When Donald Trump announced his candidacy for president just over a year ago, most members of the news media and many politicalpundits didn't give him much of a chance at success. Fast forward 13 months later and the billionaire real estate mogul is two weeks away from accepting the nomination from the GOP, but he might not get a chance to choose his own running mate.

"Never Trump" still alive

With the odds of replacing Trump at the convention fading away from reality, the "Never Trump" movement is throwing one last Hail Mary in an attempt to block his running mate, using possible rule changes to pick who joins the ticket.

Hundreds of delegates have come together to form an anti-Trump movement within the Republican party, and have been vocal in their opposition to the former host of "The Apprentice." As reported by The Hill on July 9, Republican delegates are exploring ways to impact the convention.

Hundreds of delegates who oppose Trump are set to propose a convention change to the Rules Committee. In the proposal, the anti-Trump faction calls for delegates to be able to vote fora vice president other than who the nominee chooses, and that the nominee's choice has no impact on who the delegates decide on.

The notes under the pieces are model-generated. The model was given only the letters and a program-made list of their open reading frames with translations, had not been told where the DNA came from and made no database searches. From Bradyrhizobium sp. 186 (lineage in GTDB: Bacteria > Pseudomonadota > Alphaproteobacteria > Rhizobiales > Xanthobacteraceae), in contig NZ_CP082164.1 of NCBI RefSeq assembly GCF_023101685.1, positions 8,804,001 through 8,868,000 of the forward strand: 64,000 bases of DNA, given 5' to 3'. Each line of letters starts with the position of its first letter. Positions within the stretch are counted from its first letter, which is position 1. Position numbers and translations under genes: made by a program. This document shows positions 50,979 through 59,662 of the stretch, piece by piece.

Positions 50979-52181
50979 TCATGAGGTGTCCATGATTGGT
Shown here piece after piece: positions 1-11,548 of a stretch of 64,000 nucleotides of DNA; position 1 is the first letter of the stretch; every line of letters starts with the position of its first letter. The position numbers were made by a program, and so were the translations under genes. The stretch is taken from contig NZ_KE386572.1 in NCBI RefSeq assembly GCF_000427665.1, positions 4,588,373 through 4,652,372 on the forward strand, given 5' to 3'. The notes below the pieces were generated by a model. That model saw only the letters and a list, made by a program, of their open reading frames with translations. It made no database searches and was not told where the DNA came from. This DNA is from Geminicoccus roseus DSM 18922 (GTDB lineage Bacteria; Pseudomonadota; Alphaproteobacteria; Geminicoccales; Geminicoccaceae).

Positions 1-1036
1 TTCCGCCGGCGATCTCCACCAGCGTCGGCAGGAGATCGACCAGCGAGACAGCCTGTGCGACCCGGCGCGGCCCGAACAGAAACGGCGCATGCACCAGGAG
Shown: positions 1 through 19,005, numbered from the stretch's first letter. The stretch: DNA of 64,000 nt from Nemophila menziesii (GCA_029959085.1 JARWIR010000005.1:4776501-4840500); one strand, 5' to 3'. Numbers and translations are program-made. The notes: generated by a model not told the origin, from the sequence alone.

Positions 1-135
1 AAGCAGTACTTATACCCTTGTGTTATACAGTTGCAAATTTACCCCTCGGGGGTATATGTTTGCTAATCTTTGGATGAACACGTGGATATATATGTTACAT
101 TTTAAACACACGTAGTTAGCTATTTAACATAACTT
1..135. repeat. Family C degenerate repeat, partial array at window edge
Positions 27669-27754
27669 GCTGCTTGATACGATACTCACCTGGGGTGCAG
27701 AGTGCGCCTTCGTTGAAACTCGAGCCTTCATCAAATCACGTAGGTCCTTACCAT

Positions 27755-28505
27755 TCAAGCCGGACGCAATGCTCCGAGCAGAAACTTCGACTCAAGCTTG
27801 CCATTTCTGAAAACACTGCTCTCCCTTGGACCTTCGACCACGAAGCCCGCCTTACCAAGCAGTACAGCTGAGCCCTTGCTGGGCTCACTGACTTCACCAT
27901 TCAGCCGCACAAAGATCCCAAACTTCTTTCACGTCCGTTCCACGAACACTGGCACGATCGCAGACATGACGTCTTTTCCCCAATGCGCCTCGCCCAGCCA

In addition, if the nominee's running mate does not receive at least two-thirds of the delegate support on the first ballot of voting, the choice for vice president would then be decided by multiple votes.

If the proposal is accepted, it would "take the decision making out of the hands of the RNC and Trump and into the hands of delegates," according to a source close to the anti-Trump group.

Recent reports note that Trump has narrowed down his selection for vice president, with former House Speaker Newt Gingrich, and current New Jersey Gov. Chris Christie at the top of the list.

Election outlook

Barring a historic collapse, Trump will walk out of the convention as the GOP nominee, and will head into a general election race against Democratic nominee Hillary Clinton.

According to the latest Real Clear Politics rolling average, Clinton holds a slight lead, 44.9 percent to 44.3 percent over Trump.